I think that much as claims about the economic vibrancy of the DC area are rightly tempered by the observations that conditions are much worse for the city’s working class residents than for affluent professionals, claims about the city being “a city divided” need to be tempered by the reality that these divisions exist all over the place. The five percentage point increase in the unemployment rate for black residents in the city is bad. But nationwide African-American unemployment hit a low of 7.7% in August of 2007, rising to 10.7% in August 2008, 15% in August 2009, 16.2% in August 2010, and all the way up to 16.7% in August 2011. In other words, the nationwide increase in black unemployment was larger than the DC-specific increase in black unemployment.
Similarly, while for DC the Hispanic unemployment rate may have “nearly doubled,” nationwide it hit a low of 5.1% in March 2007, much more than doubled to 13.2% by November 2010, and has slowly oozed downward to 11.3% today.
Yglesias’ analysis is missing an obvious data point: Namely for DC to be pretty much the same as the rest of the country in terms of racial disparities and unemployment ratios, white people in DC would have to have be similarly “slightly better off” than their counterparts nationally when it comes to unemployment. Except they’re not. They’re MUCH better off.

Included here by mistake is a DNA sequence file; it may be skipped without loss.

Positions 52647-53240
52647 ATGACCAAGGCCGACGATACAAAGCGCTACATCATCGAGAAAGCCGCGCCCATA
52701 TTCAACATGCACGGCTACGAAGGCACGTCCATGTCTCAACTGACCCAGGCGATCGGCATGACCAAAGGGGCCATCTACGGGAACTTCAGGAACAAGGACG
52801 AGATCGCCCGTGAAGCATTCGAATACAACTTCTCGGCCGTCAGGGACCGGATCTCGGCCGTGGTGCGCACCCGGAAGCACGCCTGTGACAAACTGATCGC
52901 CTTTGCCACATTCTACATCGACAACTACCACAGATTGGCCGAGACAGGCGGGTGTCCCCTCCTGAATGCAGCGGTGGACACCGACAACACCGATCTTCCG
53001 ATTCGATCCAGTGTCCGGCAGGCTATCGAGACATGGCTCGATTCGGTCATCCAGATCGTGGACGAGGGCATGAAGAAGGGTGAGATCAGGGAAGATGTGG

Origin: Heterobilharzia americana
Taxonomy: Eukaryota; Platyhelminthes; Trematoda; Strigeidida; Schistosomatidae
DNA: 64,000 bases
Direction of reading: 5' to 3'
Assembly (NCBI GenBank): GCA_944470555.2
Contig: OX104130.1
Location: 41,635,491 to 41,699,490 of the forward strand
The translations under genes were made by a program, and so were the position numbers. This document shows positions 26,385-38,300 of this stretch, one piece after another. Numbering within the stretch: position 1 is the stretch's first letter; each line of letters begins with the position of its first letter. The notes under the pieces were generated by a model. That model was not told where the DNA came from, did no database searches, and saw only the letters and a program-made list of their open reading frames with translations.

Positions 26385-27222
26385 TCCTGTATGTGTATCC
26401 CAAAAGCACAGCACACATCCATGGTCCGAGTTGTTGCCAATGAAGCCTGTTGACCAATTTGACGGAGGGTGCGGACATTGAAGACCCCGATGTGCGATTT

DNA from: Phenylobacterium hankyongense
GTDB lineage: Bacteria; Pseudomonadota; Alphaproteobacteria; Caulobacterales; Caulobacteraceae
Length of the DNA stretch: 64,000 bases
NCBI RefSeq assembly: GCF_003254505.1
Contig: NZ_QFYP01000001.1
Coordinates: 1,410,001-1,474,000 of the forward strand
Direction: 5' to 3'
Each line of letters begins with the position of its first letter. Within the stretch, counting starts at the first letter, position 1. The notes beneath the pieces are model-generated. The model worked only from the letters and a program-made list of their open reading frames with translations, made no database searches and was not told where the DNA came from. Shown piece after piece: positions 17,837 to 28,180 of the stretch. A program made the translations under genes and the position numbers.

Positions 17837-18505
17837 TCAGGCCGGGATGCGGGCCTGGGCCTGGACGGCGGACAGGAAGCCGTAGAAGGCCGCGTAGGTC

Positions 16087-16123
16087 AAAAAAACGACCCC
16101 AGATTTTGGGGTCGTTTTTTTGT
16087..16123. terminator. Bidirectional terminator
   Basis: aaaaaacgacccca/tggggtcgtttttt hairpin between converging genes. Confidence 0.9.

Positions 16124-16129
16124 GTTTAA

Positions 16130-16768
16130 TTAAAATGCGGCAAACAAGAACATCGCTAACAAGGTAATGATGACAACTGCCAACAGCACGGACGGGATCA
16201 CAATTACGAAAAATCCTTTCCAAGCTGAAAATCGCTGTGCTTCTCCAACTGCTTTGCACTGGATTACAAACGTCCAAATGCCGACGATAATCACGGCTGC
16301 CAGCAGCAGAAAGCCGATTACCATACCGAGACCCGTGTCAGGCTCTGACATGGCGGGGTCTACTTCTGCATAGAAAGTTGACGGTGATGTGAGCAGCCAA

In 2009 in DC white unemployment went up to 4.1 percent from 3 percent, while nationally white unemployment peaked in 2009 at about 8.3 percent. Now THAT’s “insulated from the recession.” There’s a reason for this—more than 80 percent of white residents in the District have college degrees, compared to 30 percent of whites nationally. That’s pretty much how it goes in general—if you have a college degree you’re more likely to have kept your job or found a new one.
Of course, the difference between the relatively large increase in minority unemployment in Washington DC, corresponding with a nearly nonexistent rise in white unemployment during the worst recession in years, helps illustrate the stark economic contrasts within the city itself that are the point of the story. And I suppose if you just ignore the fact that white people in Washington DC are more educated and far less likely to be unemployed than white people in the rest of the country then it’s easy to pretend that there’s nothing unusual about the city’s particular socio-economic divides.
Yglesias writes that “the fact that the DC metro area has been insulated from the impact of the recession is not an idiosyncratic feature of the town’s white population.” No, the fact that white people in Washington DC have been insulated from the impact of the recession is an idiosyncratic feature of the town’s white population. For whatever reason, that seems to make some of the idiosyncratic members of the town’s white population feel defensive.